SULLIVAN (1/15/18): Lisa Mascaro of the Los Angeles Times provided meaningful context in her immediate news story: “While cruder and blunter than his past public statements, the president’s comments were in keeping with his long-standing position that the United States should shift its immigration policy away from poorer, developing countries, and instead focus on carefully selecting educated immigrants, especially from Europe.”Everyone was bravely willing to say it! We would have been inclined to say something different. Of course, we also wouldn't have played the role of Trump's pool boy all through Campaign 2016, as the newly brave and forthright Cooper horrifically did.
By evening, some cable newscasters had become far more blunt. Don Lemon of CNN flatly declared: “The president of the United States is racist.” His colleague Anderson Cooper went there, too: Trump’s words were not just “racially charged” but simply racist.
David Leonhardt of the New York Times quickly wrote a well-argued opinion piece, “Just Say It: Trump Is a Racist.”
That said, our flailing species is heavily wired for war. We're heavily wired to see the world as Us and Them. Perhaps because of that elemental wiring, Blow accompanies his column today with a graphic headlined like this:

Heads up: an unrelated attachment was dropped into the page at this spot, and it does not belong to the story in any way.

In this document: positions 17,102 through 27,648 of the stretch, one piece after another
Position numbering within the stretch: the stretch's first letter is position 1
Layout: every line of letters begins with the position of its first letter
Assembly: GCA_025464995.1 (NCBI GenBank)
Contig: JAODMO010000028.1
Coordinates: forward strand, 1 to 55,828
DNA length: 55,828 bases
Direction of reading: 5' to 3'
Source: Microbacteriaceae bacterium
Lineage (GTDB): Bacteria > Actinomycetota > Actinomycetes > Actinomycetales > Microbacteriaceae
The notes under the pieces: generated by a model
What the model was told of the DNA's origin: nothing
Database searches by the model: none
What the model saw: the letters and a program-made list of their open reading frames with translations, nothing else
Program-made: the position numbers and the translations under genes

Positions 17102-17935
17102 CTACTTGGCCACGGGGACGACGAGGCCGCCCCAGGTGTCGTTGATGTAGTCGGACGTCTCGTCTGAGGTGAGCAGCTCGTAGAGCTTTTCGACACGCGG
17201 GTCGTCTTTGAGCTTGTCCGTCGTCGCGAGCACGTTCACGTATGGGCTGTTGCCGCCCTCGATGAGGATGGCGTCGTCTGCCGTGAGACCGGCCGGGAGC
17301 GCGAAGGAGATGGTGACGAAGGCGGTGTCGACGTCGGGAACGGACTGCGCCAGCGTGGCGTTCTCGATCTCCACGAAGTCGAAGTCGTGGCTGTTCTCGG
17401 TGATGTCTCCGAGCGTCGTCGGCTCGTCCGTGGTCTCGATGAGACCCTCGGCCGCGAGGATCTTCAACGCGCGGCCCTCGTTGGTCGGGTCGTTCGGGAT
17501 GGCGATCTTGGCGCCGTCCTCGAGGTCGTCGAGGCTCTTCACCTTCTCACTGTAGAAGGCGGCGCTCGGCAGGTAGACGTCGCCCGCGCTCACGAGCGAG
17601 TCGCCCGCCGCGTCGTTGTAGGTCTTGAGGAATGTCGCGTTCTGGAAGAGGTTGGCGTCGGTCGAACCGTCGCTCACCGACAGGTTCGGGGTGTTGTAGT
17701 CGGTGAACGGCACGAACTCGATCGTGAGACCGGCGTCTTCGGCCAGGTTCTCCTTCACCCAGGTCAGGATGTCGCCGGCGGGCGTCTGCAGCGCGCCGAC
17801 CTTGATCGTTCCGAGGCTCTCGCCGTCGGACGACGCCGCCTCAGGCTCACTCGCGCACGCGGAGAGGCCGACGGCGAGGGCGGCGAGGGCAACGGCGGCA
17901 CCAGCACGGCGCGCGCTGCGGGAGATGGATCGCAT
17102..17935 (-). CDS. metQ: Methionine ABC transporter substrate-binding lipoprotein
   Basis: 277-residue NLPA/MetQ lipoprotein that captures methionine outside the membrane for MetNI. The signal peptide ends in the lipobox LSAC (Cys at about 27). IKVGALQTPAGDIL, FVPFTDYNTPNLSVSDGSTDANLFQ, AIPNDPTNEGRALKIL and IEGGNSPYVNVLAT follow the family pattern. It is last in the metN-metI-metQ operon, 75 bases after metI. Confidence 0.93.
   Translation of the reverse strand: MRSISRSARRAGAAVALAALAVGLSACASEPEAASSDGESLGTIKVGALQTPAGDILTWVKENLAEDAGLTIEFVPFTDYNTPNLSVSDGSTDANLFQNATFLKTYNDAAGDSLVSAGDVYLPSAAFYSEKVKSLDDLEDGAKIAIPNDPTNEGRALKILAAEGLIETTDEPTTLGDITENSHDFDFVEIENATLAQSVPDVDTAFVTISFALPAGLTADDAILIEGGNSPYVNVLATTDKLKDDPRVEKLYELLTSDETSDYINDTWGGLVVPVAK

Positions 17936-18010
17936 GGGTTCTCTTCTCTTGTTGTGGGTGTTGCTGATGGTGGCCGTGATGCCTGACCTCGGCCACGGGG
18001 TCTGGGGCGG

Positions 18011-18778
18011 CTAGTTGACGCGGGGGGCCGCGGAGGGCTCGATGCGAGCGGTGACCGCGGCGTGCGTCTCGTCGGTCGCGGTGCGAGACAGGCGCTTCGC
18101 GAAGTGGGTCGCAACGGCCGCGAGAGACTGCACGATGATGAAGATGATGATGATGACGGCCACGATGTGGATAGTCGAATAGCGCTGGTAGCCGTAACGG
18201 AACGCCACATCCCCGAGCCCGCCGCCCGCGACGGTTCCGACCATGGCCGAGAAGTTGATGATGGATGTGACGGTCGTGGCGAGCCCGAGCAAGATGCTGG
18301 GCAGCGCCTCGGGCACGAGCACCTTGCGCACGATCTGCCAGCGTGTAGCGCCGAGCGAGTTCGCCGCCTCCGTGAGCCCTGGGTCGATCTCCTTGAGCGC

'Deplorable' Sounds About RightSo cool! Our species is wired to spot The Others and to call them names. In such ways, we strongly tend to "study war much more."
In closing, let's return to our clarified, two-part definition of "racism." We'll close by asking a question:
Do you believe that our floundering species is divided into "races?" We modern progressives have purchased that concept in much the way the townfolk of River City rushed to purchase all those phony trombones.
Do you believe that so-called blacks and so-called whites really belong to different "races?" That destructive belief is a major part of "the world the slaveholders made." No one pushes that destructive idea more than our tribe currently does.
Our tribe is deeply invested in that idea, and is strongly inclined to feel no pity for people like Donald J. Trump. Does that latter fact mean that we secretly long to be like him? Anthropologists have told us it does!
Blow says the R-word has a simple definition. We'd call that a simple-minded idea, but our species is wired for that!